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rents; and yet it is certain, that none of all these things could be done by him without the exercise of his skill in numbers,

This is the economy of the merchant ; and the conduct of the gentleman must be the same, unless by scorning to be the steward, he resolves the steward shall be the gentleman. The gentleman, no more than the merchant, is able, without the help of numbers, to account for the success of any action, or the prudence of any adventure. If, for instance, the chace is his whole adventure, his only returns must be the stag's horns in the great hall, and the fox's nose upon the stable door. Without doubt Sir Rogerknows the full value of these returns ; and if beforehand he had computed the charges of the chace, a gentleman of his discretion would certainly have hanged up all his dogs, he would never have brought back so many fine horses to the kennel, he would never have gone so often, like a blast, over fields of corn. If such too had been the conduct of all his ancestors, he might truly have boasted at this day, that the antiquity of his family had never been sullied by a trade ; a merchant had never been permitted with his whole estate to purchase a room for his picture in the gallery of the Coverleys, or to claim his descent from the maid of honour. But it is very happy for Sir Roger that the merchant paid so dear for his ambition. It is the misfortune of many other gentlemen to turn out of the seats of their ancestors, to make way for such new masters as have been more exact in their accounts than themselves; and certainly he deserves the estate a great deal better, who has got it by his industry, than he who has lost it by his negligence.

T.

No. CLXXV. THURSDAY, SEPTEMBER 20.

Proximus à tectis ignis defenditur ægrè :

Ovid. To save your house from neighb’ring fire is hard. TATE.

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I SHALL this day entertain my readers with two or three letters I have received from my correspondents: the first discovers to me a species of females which have hitherto escaped my notice, and is as follows:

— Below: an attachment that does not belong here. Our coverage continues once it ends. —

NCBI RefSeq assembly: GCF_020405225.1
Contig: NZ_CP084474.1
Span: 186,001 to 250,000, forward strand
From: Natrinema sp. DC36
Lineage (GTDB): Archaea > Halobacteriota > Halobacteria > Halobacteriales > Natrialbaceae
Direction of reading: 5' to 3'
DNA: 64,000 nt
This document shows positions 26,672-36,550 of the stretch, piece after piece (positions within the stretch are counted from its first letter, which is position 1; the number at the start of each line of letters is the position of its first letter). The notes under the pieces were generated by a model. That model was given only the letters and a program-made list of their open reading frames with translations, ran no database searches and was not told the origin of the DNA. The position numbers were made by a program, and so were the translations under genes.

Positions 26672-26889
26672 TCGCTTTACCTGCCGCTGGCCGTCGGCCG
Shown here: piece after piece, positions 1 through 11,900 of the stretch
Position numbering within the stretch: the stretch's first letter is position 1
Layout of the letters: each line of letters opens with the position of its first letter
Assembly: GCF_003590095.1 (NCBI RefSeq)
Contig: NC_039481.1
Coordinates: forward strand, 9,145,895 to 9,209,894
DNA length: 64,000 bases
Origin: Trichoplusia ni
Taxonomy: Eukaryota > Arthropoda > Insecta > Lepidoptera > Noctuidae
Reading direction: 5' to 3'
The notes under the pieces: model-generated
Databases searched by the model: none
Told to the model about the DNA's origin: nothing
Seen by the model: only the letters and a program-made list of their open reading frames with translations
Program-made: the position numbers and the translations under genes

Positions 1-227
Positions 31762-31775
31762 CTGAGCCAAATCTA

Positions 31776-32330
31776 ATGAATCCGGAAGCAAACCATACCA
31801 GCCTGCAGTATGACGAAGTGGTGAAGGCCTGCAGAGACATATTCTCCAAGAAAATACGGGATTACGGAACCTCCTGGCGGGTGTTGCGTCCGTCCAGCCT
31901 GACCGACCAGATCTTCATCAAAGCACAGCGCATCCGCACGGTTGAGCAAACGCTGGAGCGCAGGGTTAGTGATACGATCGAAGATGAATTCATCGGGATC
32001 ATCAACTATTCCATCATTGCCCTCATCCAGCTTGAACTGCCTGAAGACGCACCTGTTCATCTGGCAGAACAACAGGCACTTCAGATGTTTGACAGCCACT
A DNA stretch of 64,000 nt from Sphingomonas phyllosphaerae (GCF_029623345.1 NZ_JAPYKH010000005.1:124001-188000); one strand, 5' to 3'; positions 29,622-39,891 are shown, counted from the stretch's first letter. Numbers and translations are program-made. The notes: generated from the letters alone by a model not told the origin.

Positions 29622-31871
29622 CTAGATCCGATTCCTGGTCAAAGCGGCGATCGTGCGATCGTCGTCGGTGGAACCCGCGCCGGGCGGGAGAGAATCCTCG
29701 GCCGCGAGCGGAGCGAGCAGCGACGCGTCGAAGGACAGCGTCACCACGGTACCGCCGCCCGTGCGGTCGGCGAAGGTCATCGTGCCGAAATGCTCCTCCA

• Mr. Spectator, • I AM a young gentleman of a competent fortune, ? and a sufficient taste of learning to spend five or six

hours every day very agreeably among my books. " That I might have nothing to divert me from my studies, and to avoid the noises of coaches and chairmen, I have taken lodgings in a very narrow street, • not far from Whitehall; but it is my misfortune to be so posted, that my lodgings are directly opposite to those of a Jezebel. You are to know, Sir, that

a Jezebel, (so called by the neighbourhood, from "displaying her pernicious charms at her window)

appears constantly dressed at her sash, and has a thousand little tricks and fooleries, to attract the eyes of all the idle young fellows in the neighbour"hood. I have seen more than six persons at once • from their several windows observing the Jezebel I

am now complaining of. I at first looked on her my(self with the highest contempt, could divert myself

with her airs for half an hour, and afterwards take - up my Plutarch with great tranquillity of mind; but

was a little vexed to find, that, in less than a 6 month, she had considerably stolen upon my time,

so that I resolved to look at her no more. But the • Jezebel, who, as I suppose, might think it a diminu(tion to her honour, to have the number of her gazers

lessened, resolved not to part with me so, and began to play so many new tricks at her window, that it was

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* impossible for me to forbear observing her. I verily • believe she put herself to the expence of a new wax baby on purpose to plague me; she used to dandle

and play with this figure as impertinently as if it had • been a real child : sometimes she would let fall a

glove or a pin-cushion in the street, and shut or open • her casement three or four times in a minute. When • I had almost weaned myself from this, shecame in her shift sleeves, and dressed at the window. I had no

left but to let down my curtains, which I submitted to, though it considerably darkened my room, 6 and was pleased to think that I had at last got the better of her; but was surprised the next morning to hear her talking out of her window quite cross the street, with another woman that lodges over me: • I am since informed that she made her a visit, and 'got acquainted with her within three hours after the • fall of my window-curtains.